An adult Tyrannosaurus rex has the most powerful bite of any terrestrial animal suggests a new computer model.
Previous research has estimatde that the T rex’s bite had a force of 8,000 to 13,400 Newtons, but researchers suspected that it may actually be more than this.
So a team from the University of Liverpool artificially scaled up the skulls of a human, an alligator, a juvenile T. rex and Allosaurus to the size of an adult T. rex. They then developed a computer model to reverse engineer the animal’s bite – a method that has previously been used to predict dinosaur running speed.
“To build in previous methods of analysis, we took what we knew about T. rex from its skeleton and built a computer model that incorporated the major anatomical and physiological factors that determine bite performance,” said Dr Karl Bates from the Department of Musculoskeletal Biology.
“We then asked the computer model to produce a bite so that we could measure the speed and force of it directly. We compared this to other animals of smaller body mass and also scaled up smaller animals to the size of T. rex to compare how powerful it was.”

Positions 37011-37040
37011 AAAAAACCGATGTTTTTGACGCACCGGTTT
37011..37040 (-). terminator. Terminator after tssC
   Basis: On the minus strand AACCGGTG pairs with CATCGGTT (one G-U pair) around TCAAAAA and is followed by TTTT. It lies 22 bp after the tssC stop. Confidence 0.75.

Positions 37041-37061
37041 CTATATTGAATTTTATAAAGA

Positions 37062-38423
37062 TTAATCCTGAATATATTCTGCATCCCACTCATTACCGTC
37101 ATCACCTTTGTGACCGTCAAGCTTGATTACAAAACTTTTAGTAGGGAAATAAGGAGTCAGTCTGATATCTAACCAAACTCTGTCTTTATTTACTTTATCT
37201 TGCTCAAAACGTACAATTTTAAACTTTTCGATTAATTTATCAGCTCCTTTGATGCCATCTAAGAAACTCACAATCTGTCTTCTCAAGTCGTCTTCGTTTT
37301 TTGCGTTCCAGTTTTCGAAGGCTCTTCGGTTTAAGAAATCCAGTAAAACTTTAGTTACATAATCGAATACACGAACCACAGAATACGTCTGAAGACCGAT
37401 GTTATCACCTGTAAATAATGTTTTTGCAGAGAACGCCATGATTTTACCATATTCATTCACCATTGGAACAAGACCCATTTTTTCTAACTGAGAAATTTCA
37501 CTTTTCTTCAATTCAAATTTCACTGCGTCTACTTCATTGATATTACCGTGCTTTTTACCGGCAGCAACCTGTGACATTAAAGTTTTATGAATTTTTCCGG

An animal’s bite is determined largely by the size of the jaw muscles, but because muscle does not survive with the fossil, researchers tested a range of muscle values and factored in errors. Even so, the model showed the T. rex had a more powerful bite than previously thought. The smallest values suggested were around 20,000 Newtons, with the largest around 57,000 Newtons.
“Our results show that the T. rex had an extremely powerful bite, making it one of the most dangerous predators to have roamed our planet,” said Bates. “It’s unique musculoskeletal system will continue to fascinate scientists for years to come.”
Separate research in America has discovered that – beyond the obvious difference in the size of teeth – there is a considerable difference in the serrated edges of a T. rex‘s teeth. These varying edges enabled the dinosaur’s strong teethe to cut through flesh and bone, while the placement and angle of the teeth directed food into it’s mouth.